Safeguarding Your Home for the Holidays
In his 12 years with the Michaelis Corporation, Rick Michaelis has seen his share of holiday tragedies. "We get a little bit of everything this time of year," he said, including fires from kitchen mishaps, water damage from refrigerators, ice makers or toilets, and destruction from Mother Nature. Whether you are celebrating at home or traveling somewhere else, here are four tips to safeguard your home for the holidays.
- Pay attention in the kitchen. "People make mistakes when they get comfortable with their family," Michaelis said. Fires can happen from unattended cooking, cooking oil becoming too hot or people being unsafe with their ovens. Turkey fryers overflow and cause issues. Make sure there aren't too many cooks in the kitchen and keep an eye on your stove.
- Be prepared for cold weather. If your holiday plans include travel, check the weather forecast at home, too. "Make sure to leave your furnace running," Michaelis said. "We've seen so many people come home to their house completely frozen." If you have concerns that your furnace may go out, keep a faucet on a drip. If your pipes freeze, you won't realize you have a problem until they thaw; by then, the damage may be done. Shut off your exterior spigots, too. If you have a leak, you may not know until spring when your basement or crawlspace floods.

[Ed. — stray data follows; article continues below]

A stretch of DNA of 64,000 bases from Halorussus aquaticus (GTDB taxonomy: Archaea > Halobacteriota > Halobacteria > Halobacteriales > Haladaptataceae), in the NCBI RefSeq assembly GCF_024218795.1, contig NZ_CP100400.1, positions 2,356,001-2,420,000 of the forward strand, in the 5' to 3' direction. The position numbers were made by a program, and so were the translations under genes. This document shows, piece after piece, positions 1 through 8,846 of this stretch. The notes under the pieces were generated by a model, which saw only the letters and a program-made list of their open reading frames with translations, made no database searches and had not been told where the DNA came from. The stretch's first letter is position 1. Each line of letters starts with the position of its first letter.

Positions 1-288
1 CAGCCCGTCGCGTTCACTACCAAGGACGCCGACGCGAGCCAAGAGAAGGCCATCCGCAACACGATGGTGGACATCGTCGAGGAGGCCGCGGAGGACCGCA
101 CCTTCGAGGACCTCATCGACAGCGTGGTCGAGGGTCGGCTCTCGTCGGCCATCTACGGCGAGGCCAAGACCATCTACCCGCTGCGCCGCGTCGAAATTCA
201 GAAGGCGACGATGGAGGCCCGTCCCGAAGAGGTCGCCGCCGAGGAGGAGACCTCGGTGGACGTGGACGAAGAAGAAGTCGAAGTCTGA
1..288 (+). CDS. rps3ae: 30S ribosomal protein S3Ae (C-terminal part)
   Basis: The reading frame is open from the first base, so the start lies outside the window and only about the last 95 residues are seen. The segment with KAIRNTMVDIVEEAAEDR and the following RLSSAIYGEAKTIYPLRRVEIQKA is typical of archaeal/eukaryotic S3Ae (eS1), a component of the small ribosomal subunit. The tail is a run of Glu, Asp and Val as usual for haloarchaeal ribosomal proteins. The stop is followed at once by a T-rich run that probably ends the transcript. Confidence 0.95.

- Prep your house before snow comes. Clean the last of the autumn leaves from your gutters before flakes fall. If your gutters are full, snow will melt during the day and refreeze inside the gutters overnight. "The ice expands and goes up under the shingles until it thaws, and then it goes inside your house," Michaelis said. If gutters aren't draining, water falls down to your foundation; any leak there could cause damage to your basement.
- Expect the unexpected. Perhaps a houseguest clogs the toilet and is too embarrassed to say anything. Maybe too many Thanksgiving cocktails cause you to ignore a dripping sound. Accidents happen when you are out of your normal routine. Michaelis remembers damage caused when a guest pulled out the ice maker under a kitchen countertop. "He pushed it back in and didn't realize it was crimping the water line," he said. By the time the homeowners realized what had happened, their basement was destroyed. So, as you are enjoying time with your family and friends, survey your house regularly and keep an eye out for anything that seems out of the ordinary.